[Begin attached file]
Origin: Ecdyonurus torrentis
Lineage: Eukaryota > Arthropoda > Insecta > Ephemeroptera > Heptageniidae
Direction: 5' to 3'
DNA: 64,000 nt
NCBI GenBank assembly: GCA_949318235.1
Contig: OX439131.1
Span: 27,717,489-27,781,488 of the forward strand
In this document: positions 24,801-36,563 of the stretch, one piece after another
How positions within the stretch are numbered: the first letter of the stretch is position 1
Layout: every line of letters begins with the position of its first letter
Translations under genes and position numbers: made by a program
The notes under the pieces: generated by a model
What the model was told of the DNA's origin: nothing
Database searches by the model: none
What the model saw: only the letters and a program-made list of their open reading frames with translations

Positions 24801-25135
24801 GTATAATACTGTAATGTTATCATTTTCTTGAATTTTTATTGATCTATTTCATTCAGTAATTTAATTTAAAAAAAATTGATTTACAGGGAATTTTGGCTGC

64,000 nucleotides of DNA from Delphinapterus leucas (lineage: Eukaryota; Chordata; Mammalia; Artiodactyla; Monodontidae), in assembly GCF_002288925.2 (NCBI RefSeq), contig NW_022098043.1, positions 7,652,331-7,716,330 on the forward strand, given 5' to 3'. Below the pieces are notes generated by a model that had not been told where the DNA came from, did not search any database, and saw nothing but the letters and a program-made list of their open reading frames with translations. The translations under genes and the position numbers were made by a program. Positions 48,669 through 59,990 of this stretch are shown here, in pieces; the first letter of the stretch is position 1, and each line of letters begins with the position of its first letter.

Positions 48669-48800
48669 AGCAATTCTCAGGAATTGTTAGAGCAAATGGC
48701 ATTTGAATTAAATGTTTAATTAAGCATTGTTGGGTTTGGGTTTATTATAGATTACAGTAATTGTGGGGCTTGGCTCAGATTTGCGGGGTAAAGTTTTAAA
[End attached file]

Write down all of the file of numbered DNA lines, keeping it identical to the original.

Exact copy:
Origin: Ecdyonurus torrentis
Lineage: Eukaryota > Arthropoda > Insecta > Ephemeroptera > Heptageniidae
Direction: 5' to 3'
DNA: 64,000 nt
NCBI GenBank assembly: GCA_949318235.1
Contig: OX439131.1
Span: 27,717,489-27,781,488 of the forward strand
In this document: positions 24,801-36,563 of the stretch, one piece after another
How positions within the stretch are numbered: the first letter of the stretch is position 1
Layout: every line of letters begins with the position of its first letter
Translations under genes and position numbers: made by a program
The notes under the pieces: generated by a model
What the model was told of the DNA's origin: nothing
Database searches by the model: none
What the model saw: only the letters and a program-made list of their open reading frames with translations

Positions 24801-25135
24801 GTATAATACTGTAATGTTATCATTTTCTTGAATTTTTATTGATCTATTTCATTCAGTAATTTAATTTAAAAAAAATTGATTTACAGGGAATTTTGGCTGC

64,000 nucleotides of DNA from Delphinapterus leucas (lineage: Eukaryota; Chordata; Mammalia; Artiodactyla; Monodontidae), in assembly GCF_002288925.2 (NCBI RefSeq), contig NW_022098043.1, positions 7,652,331-7,716,330 on the forward strand, given 5' to 3'. Below the pieces are notes generated by a model that had not been told where the DNA came from, did not search any database, and saw nothing but the letters and a program-made list of their open reading frames with translations. The translations under genes and the position numbers were made by a program. Positions 48,669 through 59,990 of this stretch are shown here, in pieces; the first letter of the stretch is position 1, and each line of letters begins with the position of its first letter.

Positions 48669-48800
48669 AGCAATTCTCAGGAATTGTTAGAGCAAATGGC
48701 ATTTGAATTAAATGTTTAATTAAGCATTGTTGGGTTTGGGTTTATTATAGATTACAGTAATTGTGGGGCTTGGCTCAGATTTGCGGGGTAAAGTTTTAAA